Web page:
One of the things that fascinated me as I was going through your book last night was how you’ve traced historically how the leaders of both political parties over the last few decades —- it was the same way under Bill Clinton, that Democrats and Republicans have reached sort of a consensus on what they call school reform. And when you were in the Department of Education under George H.W. Bush, you had an idea of school reform that was based on the curriculum -—
— strengthening the content of the education, not the bells and whistles and the structures for measurements, but that that was actually defeated and that Lynne Cheney had something to do with that. Could you talk about that, bring us some of that history?
Right. Well, when I went to work for the Department of Education, I came in as a Democrat, and I thought, somewhat naively, that education was somehow a nonpartisan issue. And so, I came in to work on the idea of promoting arts education, science education. And in the department — part of the department I was in, we gave grants to different professional associations of educators to develop voluntary national standards of the arts, science, history, geography, economics, civics, lots of different areas. We wanted people, educators across the country, to say this is what an education is, this is what all American children should have. It was not a race to the top. It was based on the idea of equal educational opportunity means that all children get these wonderful things.
But I think, within the Bush administration, the more important dialogue that was going on, that I was just very peripheral to, was the idea of school choice, vouchers, charter schools, and then also accountability. And where the Democrats and the Republicans began to make common cause was around this theme of accountability. And what accountability ultimately meant, not just in the Bush administration, but in the Clinton, and now in the Obama — in the, you know, next Bush and then this administration, accountability means who should be punished. If the scores don’t go up, who should be punished? Teachers. Teachers should be punished. The unions should be demonized.
But you asked me about Lynne Cheney. The reason that Lynne Cheney gets into this conversation is that she was the one who saw that the history standards were — you know, she attacked them. And there got to be a huge national brouhaha back in 1994, 1995, about whether the history standards were politically correct. And it caused such an uproar in the press with — you know, the right-wing talk-show hosts jumped all over it, and then you had people on the left defending it. Congress and the administration just said — and this was in the Clinton administration years. They said, “Let’s not touch this whole idea of standards. Let’s just stick with basic skills.” And that’s how we today have inherited this legacy of the only thing you’re allowed to really talk about is reading and math, don’t touch science, the arts. They’re all too controversial. You might get into an argument over evolution if you try to talk about science.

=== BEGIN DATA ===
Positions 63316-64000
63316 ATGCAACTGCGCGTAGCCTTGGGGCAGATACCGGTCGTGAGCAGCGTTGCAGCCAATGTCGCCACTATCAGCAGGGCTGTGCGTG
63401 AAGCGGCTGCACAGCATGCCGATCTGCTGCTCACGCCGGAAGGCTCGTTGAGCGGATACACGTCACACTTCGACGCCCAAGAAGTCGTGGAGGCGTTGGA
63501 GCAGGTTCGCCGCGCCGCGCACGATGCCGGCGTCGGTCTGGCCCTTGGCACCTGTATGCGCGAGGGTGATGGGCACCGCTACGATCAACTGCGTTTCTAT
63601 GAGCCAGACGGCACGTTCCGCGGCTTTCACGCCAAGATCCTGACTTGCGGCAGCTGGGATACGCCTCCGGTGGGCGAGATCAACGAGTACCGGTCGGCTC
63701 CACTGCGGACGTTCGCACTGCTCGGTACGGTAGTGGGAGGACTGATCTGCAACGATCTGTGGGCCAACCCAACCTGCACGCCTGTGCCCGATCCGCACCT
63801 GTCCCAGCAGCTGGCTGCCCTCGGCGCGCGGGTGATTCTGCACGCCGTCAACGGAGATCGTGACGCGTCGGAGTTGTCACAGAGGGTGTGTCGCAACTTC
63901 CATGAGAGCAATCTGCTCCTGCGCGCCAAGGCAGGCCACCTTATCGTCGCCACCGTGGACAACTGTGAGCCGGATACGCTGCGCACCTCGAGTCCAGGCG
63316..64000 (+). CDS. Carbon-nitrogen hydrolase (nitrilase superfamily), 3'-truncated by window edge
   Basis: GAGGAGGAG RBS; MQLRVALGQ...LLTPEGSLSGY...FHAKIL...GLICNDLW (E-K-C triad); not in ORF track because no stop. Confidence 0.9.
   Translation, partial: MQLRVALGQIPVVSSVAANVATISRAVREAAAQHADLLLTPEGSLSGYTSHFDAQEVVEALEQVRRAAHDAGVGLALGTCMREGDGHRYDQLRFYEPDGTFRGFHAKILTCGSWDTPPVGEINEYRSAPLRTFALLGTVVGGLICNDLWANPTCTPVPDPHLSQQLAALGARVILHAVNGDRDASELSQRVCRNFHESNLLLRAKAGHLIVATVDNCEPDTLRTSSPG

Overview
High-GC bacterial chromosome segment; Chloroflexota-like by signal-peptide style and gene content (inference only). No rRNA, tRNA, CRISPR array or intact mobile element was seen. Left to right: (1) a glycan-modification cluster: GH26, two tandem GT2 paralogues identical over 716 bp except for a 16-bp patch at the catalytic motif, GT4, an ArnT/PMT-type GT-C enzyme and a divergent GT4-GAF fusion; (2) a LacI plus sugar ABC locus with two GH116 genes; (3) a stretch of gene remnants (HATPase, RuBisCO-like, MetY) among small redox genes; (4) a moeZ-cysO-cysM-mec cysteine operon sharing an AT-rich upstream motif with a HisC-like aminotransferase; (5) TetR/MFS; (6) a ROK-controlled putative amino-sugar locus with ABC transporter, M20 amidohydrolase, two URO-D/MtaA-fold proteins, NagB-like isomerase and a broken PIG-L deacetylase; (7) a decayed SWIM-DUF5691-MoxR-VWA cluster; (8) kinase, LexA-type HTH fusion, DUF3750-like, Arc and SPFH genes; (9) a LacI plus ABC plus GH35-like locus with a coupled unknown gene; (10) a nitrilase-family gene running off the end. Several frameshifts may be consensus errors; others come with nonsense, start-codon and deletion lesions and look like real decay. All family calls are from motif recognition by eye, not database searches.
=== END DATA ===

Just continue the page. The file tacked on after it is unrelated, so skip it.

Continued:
But you also say that in many state curriculums that have been developed now, even in reading, it’s more about the functions of reading —
— than the actual content of the literature that people are reading.
Right, sure. I mean, this is — to most people, it would come as a shock, if you pick up your state standards and you say, “Well, where’s the literature?” Because what they talk about is strategies and processes and previewing and reviewing and predicting. And you think, you know, why aren’t kids getting good literature? Aren’t they reading the great stuff, you know, world literature, American literature, English literature, Spanish literature? No, it’s not there, because if you make a choice about literature, then choosing this means you’re not choosing something else, therefore choose nothing at all.
Diane Ravitch, what caused your change of heart?
Many things. Firstly, I grew up going to public school. I grew up in Texas. I went to the Houston public schools. My brothers and — I was part of a large family. I was one of eight children. We all went to public schools, except for the ones who were really bad. The really bad ones had to go to military school or be sent off. They weren’t allowed to go to public school. They didn’t behave. So public school, to me, was a really good thing, and I always had a very great affection and respect for public education.
As I became a scholar and, you know, got into the academic world, I found myself — I don’t know. I fell into a sort of a conservative mindset about a lot of things, but when I got into the Bush administration, I found myself trying to justify why — I believed always in a strong curriculum. That was considered very conservative. If you believed that children should study history and geography and real things, you’re conservative in the academic world, because you’re not supposed to believe in a real curriculum. I believe that it’s not conservative; it’s actually very liberal and empowering to have real knowledge. So this has always been my shtick, is kids of all backgrounds should have lots of knowledge. If you want to empower people, you give them access to the knowledge of the world. But having been castigated as a conservative for believing in having a traditional curriculum, when I went into the Bush administration, I found myself kind of getting caught up in the choice rhetoric. And so, for about ten years or so, I was advocating for charter schools. They didn’t exist, so I didn’t know how things would turn out.